Paul Babin, reporter with the Sandwich Broadsider, reported this week (prior to last night’s school committee meeting) that the committee would have to revote the superintendent’s contract.
See the entire story here.
The disturbing part of Babin’s article centers around the Open Meeting Law (OML) and what is public versus privileged information.
Committee member Shaun Cahill questioned why the local media knew of Shack’s decision before the school committee. He said he heard about the ruling on the radio an hour and a half before the committee was notified.
“We talk about people spreading gossip in this town—this is a classic example of people getting a little bit of information and running with it.
“I hope that doesn’t happen again whoever the guilty party is that’s out there leaking this information. This is privileged information that’s supposed to go out to school committee members,” Cahill said.
Cahill encouraged the committee to challenge Shack’s ruling. He said the Open Meeting law is designed to prevent public officials from conducting business behind closed doors and that the committee obviously wasn’t trying to do that.
“There was no notion that [the meeting] was done behind anybody’s back as everyone at the [April 28] meeting voted in favor of the recess to meet 48 hours later,” Cahill said.
Cahill’s summary of the OML’s intent is essentially correct, but in order to ensure that scheduled meetings are known by and accessible to concerned citizens, a key component of the OML is the requirement for public postings at least 48 hours before convening.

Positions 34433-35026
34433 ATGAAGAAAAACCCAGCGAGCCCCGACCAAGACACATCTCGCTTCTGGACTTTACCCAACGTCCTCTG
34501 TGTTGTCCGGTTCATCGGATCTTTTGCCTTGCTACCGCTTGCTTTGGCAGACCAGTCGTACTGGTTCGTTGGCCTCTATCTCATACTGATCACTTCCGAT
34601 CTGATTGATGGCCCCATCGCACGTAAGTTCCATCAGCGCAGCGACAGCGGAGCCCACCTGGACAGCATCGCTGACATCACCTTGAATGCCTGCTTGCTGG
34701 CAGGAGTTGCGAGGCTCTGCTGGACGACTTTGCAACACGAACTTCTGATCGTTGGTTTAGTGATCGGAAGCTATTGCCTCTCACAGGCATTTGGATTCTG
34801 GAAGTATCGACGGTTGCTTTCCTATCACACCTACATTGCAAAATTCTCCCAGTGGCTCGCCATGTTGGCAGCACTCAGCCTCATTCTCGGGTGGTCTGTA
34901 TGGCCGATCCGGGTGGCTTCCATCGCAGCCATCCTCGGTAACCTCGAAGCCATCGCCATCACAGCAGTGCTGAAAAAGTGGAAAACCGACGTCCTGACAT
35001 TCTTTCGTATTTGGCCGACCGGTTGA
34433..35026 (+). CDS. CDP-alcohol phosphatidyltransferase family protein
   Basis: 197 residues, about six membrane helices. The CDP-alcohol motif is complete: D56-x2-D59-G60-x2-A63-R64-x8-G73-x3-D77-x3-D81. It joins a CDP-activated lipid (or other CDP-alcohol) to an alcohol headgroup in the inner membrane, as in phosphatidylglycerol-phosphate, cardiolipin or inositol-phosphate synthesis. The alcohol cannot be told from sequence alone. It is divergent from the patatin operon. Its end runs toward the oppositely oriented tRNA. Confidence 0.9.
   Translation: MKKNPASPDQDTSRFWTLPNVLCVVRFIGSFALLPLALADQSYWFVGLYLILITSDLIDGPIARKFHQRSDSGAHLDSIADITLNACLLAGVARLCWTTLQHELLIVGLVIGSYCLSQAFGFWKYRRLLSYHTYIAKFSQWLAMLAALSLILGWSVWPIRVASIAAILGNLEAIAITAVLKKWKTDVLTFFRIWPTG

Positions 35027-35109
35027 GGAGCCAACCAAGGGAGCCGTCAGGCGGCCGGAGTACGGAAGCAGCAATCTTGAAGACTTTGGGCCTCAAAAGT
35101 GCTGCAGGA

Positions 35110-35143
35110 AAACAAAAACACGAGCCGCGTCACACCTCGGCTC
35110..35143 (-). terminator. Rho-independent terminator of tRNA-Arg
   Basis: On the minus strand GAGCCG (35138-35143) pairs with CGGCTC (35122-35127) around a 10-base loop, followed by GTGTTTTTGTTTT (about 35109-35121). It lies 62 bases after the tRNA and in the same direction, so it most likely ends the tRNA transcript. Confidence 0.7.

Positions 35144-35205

His assumption is that everyone who is interested in the activities of the school committee either attends their meetings or watches them live on cable access. That, of course, is not the case. Some people have satellite, some people have rabbit ears, and some people have other things to do on Wednesday nights.
For these people to know about a scheduled meeting, absent any other radio, television or newspaper accounts, they can rely on the meeting notice being posted at the town clerk’s office. There was no such notice posted. Even if it had been posted, it wouldn’t have met the 48-hour requirement.
What bothers me more, much more, is the notion that the Assistant District Attorney’s decision on an OML violation is “privileged” information. That is a public document, folks.
Matt Pitta, news director at WXTK, had been chasing this story since it was reported that ADA Shack was reviewing the Friday meeting for propriety. Pitta called the DA’s office every day inquiring about the status of Shack’s investigation.
When Pitta called on the day that Shack released his findings, Pitta acquired a copy of the report and wrote and aired the news story.
There was no “leak.”
There was no “gossip.”
There was no “privilege.”